first round of the Match Play. "What can I say? I'm a fan," he
said. Others looked to La Costa for motivation, not entertainment.
"Yeah, it's like a slap in the face not to be there, but
sometimes you need that," said Peter Jacobsen. "I know at this
stage of my career it's been a good wake-up. My goal now is to
make next year's Match Play."
The Tour did try to make Tucson more attractive by pumping
$750,000 of its own money into the purse. In another show of
support, commissioner Tim Finchem flew in last Thursday to face
the hostile local press. One prickly reporter asked the commish,
"It's probably a little presumptuous to assume that the PGA Tour
has a conscience, but have you guys had any remorse?" Finchem,
who kept his cool throughout the 45-minute grilling, answered,
"It's unfortunate that someone had to play against the World
Championship, and it's unfortunate from a perception standpoint
that it was Tucson. But on balance...we did a reasonably good
job. Does that mean we're happy about creating disappointment?
No." Finchem's appearance, however admirable, hardly drew rave
reviews. One wag wrote in the Tucson Star, "So it is no longer
fair or accurate to say that Finchem stabbed the Tucson Open in
the back. He inserted the knife, yes, but it was a frontal
That kind of bitterness is a measure of how dearly the folks in
Tucson love their tournament, which is among the oldest on Tour,
dating back to 1945. The tournament enjoyed a high profile in the
mid-'70s, when Johnny Miller won it three times in a row, and
local hero Phil Mickelson returned it to prominence in the '90s,
taking the '91 championship while an undergrad at Arizona State
and winning again in 1995 and '96.
In announcing the Match Play's competing slot on the schedule a
year ago, Finchem floated the idea to the Conquistadores, the
local committee of volunteers that runs the tournament, of
bagging it altogether and taking on a new Senior tour event.
This perceived slight only galvanized local resolve. Chrysler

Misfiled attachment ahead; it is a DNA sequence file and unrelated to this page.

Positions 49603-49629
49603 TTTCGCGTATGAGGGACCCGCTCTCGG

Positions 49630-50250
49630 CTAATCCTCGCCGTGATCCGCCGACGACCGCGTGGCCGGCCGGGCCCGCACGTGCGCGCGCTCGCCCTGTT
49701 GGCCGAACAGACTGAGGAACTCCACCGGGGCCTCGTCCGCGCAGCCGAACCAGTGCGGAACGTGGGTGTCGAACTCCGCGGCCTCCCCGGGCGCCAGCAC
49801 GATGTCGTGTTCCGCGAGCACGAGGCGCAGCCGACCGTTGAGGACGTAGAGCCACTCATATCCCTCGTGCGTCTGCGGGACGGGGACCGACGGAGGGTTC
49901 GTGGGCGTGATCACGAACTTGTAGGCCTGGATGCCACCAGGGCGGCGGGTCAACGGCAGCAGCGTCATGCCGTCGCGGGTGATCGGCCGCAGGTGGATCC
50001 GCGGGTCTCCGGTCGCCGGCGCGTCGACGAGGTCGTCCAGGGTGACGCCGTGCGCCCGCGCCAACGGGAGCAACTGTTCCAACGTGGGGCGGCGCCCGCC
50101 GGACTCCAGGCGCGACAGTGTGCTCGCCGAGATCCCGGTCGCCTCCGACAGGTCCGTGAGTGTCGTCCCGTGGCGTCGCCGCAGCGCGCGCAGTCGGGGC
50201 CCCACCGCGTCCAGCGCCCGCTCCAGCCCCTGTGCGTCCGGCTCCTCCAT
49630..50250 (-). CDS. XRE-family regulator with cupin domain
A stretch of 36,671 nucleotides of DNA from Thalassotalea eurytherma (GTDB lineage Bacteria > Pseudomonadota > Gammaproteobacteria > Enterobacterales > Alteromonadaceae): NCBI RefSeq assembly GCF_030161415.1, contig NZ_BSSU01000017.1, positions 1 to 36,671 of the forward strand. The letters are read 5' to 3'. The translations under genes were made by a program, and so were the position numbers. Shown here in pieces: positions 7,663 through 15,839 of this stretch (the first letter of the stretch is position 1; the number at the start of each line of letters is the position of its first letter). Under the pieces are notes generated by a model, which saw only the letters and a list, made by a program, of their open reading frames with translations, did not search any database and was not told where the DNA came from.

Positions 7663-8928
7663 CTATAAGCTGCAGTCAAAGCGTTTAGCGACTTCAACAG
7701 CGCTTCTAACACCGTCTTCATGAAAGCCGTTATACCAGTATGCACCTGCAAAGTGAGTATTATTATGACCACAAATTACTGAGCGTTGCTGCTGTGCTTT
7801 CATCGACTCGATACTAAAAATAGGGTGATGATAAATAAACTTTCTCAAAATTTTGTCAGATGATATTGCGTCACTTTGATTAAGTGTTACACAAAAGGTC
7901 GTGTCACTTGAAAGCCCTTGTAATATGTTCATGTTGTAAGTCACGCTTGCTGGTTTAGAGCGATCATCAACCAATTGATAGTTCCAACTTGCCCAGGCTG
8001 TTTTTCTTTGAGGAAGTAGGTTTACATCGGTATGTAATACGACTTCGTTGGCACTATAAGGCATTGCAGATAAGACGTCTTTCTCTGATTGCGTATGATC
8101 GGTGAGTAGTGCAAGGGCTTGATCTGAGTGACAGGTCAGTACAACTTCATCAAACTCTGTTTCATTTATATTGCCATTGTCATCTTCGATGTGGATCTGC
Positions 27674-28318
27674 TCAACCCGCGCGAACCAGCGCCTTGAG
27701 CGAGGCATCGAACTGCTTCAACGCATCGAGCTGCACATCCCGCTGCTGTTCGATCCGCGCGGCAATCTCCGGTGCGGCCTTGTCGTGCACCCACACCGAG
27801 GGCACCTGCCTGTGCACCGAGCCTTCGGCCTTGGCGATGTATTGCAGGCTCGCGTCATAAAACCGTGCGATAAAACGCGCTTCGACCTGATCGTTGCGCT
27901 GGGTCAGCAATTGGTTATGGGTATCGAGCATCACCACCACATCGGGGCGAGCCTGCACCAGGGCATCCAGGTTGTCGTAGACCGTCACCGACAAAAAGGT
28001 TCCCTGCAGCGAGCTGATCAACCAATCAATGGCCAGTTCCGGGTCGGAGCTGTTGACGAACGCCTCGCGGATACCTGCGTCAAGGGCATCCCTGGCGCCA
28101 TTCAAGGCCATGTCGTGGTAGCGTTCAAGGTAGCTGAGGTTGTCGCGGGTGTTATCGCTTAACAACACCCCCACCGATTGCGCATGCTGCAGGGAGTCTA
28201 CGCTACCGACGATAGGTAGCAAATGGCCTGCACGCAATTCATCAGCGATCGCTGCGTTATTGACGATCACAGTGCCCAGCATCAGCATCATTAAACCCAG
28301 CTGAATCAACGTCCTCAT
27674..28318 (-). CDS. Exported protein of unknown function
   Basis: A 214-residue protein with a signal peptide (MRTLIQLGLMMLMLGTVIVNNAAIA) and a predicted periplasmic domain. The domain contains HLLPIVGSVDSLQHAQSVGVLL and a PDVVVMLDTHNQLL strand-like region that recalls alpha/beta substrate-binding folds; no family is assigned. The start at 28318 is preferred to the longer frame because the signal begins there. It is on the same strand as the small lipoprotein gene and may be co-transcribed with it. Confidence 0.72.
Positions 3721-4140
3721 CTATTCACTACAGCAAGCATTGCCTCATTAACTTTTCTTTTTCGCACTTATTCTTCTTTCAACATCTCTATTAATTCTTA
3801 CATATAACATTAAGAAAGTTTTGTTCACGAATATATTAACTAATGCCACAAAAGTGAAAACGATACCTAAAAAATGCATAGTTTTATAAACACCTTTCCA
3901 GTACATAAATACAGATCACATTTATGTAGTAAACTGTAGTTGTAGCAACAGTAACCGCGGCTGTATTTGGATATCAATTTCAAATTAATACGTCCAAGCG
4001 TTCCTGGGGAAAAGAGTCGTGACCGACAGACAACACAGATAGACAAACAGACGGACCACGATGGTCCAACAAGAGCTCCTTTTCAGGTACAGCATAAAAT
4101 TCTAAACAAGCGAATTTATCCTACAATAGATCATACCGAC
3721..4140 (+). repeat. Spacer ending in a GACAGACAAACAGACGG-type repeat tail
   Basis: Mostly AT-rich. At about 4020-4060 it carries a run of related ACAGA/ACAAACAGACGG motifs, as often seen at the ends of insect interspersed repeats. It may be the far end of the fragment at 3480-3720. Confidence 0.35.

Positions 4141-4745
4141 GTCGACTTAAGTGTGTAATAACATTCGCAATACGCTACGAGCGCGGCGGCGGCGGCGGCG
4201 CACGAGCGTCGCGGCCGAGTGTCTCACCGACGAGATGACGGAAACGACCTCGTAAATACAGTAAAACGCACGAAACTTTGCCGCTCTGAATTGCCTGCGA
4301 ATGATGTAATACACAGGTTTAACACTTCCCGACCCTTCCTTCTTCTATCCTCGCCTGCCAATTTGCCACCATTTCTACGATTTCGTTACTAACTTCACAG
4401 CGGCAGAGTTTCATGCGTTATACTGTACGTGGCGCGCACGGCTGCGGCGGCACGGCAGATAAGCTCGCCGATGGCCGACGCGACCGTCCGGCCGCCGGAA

had already downgraded its role from title sponsor to presenting
sponsor, but the Conquistadores were able to squeeze a two-year
commitment out of Touchstone Energy, a national alliance of
electric co-ops. Local businesses were pressured to increase
their support, and fans rallied to the point that this year's
attendance was up 8% from '98. After bidding adieu to ABC, the
Tucson brass put together a creative TV package that had the
Golf Channel televising the first two rounds with CNBC taking
over on the weekend. The tournament was the first live sports
telecast for CNBC, and the cable network went all out, buying a
full-page ad in The Wall Street Journal and on Friday staging
its popular business program Power Lunch at Tucson National.
It's doubtful that ABC, which took a ratings hit at the Match
Play, shared the same enthusiasm.
The way future Tour schedules have been configured, Tucson will
remain what Finchem calls "an encumbered date" through 2002, and
the tournament could continue to get the shaft beyond that.
Clearly, the long-term viability of the event remains in
question. But for this year, at least, the story was the fall
and rise of the Tucson Open, even if few national outlets paid
any attention. In Friday's USA Today, Tucson received all of two
sentences in the sports section, and they were buried on page 5.
The Match Play, meanwhile, was splashed across the top of the
front page in tall type--one more example that bigger doesn't
necessarily mean better.